„First of all, don't get me wrong: the digital world brings a lot of positive things and is an important part of our lives. I’m sometimes quite shocked by the notification I receive on Monday mornings, summarising how much time I have spent on my iPhone. However, we should not disregard the dangers and disadvantages. There is a lot of illegal content online, such as child pornography (in which the Netherlands is unfortunately the leader), calls for hatred and violence, and misinformation. The Internet has the capacity to disrupt society. Examples include Brexit, antivaxxers, and the misinformation spread by Russia after the invasion of Ukraine, such as blaming Europe for the famine in Africa due to the blockading of grain ships."
„I’m sometimes quite shocked by the notification I receive on Monday mornings, summarising how much time I have spent on my iPhone."
„Governments have to set clear rules about these matters, and platforms have to recognise their own responsibilities. Big tech companies such as Google, Meta, Apple, Amazon, Twitter and many more are located here. They have to start complying with European legislation to ensure that the Internet is safe, their services cannot be misused for illegal content, and their ‘walled gardens’ are opened up to enable more effective competition from other companies. These are far-reaching measures that will strike at the core of large companies and involve hundreds of billions of dollars."
Not a pleasant message for them. How are they responding?
„They are being surprisingly agreeable. If you want to do business in Europe, then you have to follow the rules in Europe. Similarly, if Europeans want to sell drugs in America, they must also have them tested by the FDA (Federal Drugs Administration). Europe is an important market for these platforms, so they don’t have much choice. If I were them, I would also be agreeable."
„The US is a great country if you’re rich, but not so much if you are not."
Doesn't it conflict with the American dream, and the idea that the government shouldn’t interfere too much in these matters?
„That is starting to change. The US is a great country if you’re rich, but not so much if you are not. Every American walks around thinking: what will I do if I lose my job tomorrow? There is no social safety net there, and you can’t underestimate the psychological effect of that on people. This chronic uncertainty to which the average American is exposed is the birthplace of political unrest. Platforms are increasingly being held responsible for divisions and polarisation in society. There are more and stronger calls here to deal with this. America itself is incapable of taking action – it’s far too divided for that. This means there’s no chance America will simply follow our lead, so it’s up to us, as Europe, to do the hard work."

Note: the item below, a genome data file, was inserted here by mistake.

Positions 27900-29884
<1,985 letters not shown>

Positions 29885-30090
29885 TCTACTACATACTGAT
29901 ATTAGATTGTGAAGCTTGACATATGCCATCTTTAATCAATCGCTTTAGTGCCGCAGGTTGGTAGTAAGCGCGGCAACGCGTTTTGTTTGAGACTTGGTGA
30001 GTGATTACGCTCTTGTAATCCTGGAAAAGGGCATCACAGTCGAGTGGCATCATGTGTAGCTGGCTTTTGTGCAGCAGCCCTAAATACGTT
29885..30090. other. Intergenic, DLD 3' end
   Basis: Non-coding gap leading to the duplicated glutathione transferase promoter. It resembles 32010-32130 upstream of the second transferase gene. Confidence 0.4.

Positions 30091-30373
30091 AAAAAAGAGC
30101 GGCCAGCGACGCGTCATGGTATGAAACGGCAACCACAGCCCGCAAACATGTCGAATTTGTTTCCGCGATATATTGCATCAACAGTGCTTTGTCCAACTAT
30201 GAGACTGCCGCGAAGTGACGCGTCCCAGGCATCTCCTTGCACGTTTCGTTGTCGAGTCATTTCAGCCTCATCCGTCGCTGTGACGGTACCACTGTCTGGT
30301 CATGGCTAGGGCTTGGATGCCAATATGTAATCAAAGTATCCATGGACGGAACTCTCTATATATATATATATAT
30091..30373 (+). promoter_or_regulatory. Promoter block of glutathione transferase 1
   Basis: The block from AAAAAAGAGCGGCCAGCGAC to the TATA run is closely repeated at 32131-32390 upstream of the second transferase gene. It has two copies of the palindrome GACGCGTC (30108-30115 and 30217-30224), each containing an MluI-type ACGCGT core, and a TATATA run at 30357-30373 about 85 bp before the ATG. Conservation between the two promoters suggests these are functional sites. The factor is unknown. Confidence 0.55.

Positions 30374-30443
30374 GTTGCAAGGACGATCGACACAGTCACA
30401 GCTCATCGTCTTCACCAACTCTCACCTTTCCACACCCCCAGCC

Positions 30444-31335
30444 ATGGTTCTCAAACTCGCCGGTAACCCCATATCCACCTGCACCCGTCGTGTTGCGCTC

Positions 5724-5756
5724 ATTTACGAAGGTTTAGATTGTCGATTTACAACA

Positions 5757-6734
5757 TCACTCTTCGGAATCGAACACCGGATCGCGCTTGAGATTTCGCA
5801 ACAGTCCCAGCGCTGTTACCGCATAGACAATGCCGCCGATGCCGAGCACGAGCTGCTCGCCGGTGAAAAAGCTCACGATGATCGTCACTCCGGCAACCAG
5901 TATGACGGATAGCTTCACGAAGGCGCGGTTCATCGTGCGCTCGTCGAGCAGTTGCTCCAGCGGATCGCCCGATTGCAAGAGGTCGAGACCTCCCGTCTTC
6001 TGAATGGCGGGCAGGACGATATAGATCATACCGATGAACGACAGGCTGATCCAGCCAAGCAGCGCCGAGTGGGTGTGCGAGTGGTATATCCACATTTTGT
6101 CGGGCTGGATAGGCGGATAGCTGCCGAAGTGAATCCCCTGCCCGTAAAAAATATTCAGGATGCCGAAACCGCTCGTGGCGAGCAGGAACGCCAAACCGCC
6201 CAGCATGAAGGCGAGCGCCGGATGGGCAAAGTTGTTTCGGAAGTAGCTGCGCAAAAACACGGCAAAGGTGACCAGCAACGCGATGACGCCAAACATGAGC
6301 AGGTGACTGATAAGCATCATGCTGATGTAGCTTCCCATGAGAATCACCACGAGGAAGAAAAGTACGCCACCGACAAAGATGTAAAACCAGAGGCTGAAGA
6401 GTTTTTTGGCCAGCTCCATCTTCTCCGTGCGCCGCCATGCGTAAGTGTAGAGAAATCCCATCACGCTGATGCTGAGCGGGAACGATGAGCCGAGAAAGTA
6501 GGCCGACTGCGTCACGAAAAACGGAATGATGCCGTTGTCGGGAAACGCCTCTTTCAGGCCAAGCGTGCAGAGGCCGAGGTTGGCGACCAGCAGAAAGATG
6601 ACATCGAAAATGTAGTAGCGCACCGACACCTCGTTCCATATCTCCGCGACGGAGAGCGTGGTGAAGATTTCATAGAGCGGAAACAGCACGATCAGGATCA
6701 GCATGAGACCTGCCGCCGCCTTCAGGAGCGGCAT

What has surprised you the most in San Francisco?
„The thing that has struck me the most is that companies are thinking even less about the impact of technology on society than I expected. That impact can be enormous. Profound change is needed, starting from the way engineers and other technicians are trained. If you teach technology, you must also teach ethics and incorporate the social dimension. After all, technology is being used in society. Just as a doctor takes the Hippocratic Oath, students of technology courses at Stanford or Berkeley should also have to adhere to the concept of ‘first, do no harm’."
„Perhaps something could also be done about the tens of thousands of homeless people in San Francisco, who are almost literally lying on the doorsteps of Big Tech companies such as Twitter."
„I hear people everywhere here passionately saying that they want to change the world with things like blockchain technology, crypto, metaverse, you name it. At the same time, however, rents here are going through the roof, supermarkets are at least three times as expensive as in the Netherlands, and if you don't earn a large salary, you might as well forget about living here at all. Sometimes I think about all this emphasis on technological innovation and getting rich quick, and then I think: perhaps something could also be done about the tens of thousands of homeless people in San Francisco, who are almost literally lying on the doorsteps of Big Tech companies such as Twitter. Europeans would not be able to ignore that. When I’m in the US, I feel much more like a European than I do when I’m actually in Europe."